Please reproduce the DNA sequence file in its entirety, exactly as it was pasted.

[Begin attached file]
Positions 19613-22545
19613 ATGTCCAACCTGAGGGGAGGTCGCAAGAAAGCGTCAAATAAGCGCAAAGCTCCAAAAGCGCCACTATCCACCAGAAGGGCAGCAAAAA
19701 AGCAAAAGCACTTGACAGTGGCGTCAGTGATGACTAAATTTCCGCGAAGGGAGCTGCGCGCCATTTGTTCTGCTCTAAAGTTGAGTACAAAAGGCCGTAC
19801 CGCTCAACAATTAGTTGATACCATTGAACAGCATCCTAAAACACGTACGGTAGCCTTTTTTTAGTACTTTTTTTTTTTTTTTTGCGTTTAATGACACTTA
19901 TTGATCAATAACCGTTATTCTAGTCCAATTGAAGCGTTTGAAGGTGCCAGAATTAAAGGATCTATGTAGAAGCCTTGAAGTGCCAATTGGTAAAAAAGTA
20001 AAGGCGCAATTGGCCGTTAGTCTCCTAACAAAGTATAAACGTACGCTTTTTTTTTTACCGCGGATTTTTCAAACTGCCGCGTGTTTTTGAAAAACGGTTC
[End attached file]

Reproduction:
Positions 19613-22545
19613 ATGTCCAACCTGAGGGGAGGTCGCAAGAAAGCGTCAAATAAGCGCAAAGCTCCAAAAGCGCCACTATCCACCAGAAGGGCAGCAAAAA
19701 AGCAAAAGCACTTGACAGTGGCGTCAGTGATGACTAAATTTCCGCGAAGGGAGCTGCGCGCCATTTGTTCTGCTCTAAAGTTGAGTACAAAAGGCCGTAC
19801 CGCTCAACAATTAGTTGATACCATTGAACAGCATCCTAAAACACGTACGGTAGCCTTTTTTTAGTACTTTTTTTTTTTTTTTTGCGTTTAATGACACTTA
19901 TTGATCAATAACCGTTATTCTAGTCCAATTGAAGCGTTTGAAGGTGCCAGAATTAAAGGATCTATGTAGAAGCCTTGAAGTGCCAATTGGTAAAAAAGTA
20001 AAGGCGCAATTGGCCGTTAGTCTCCTAACAAAGTATAAACGTACGCTTTTTTTTTTACCGCGGATTTTTCAAACTGCCGCGTGTTTTTGAAAAACGGTTC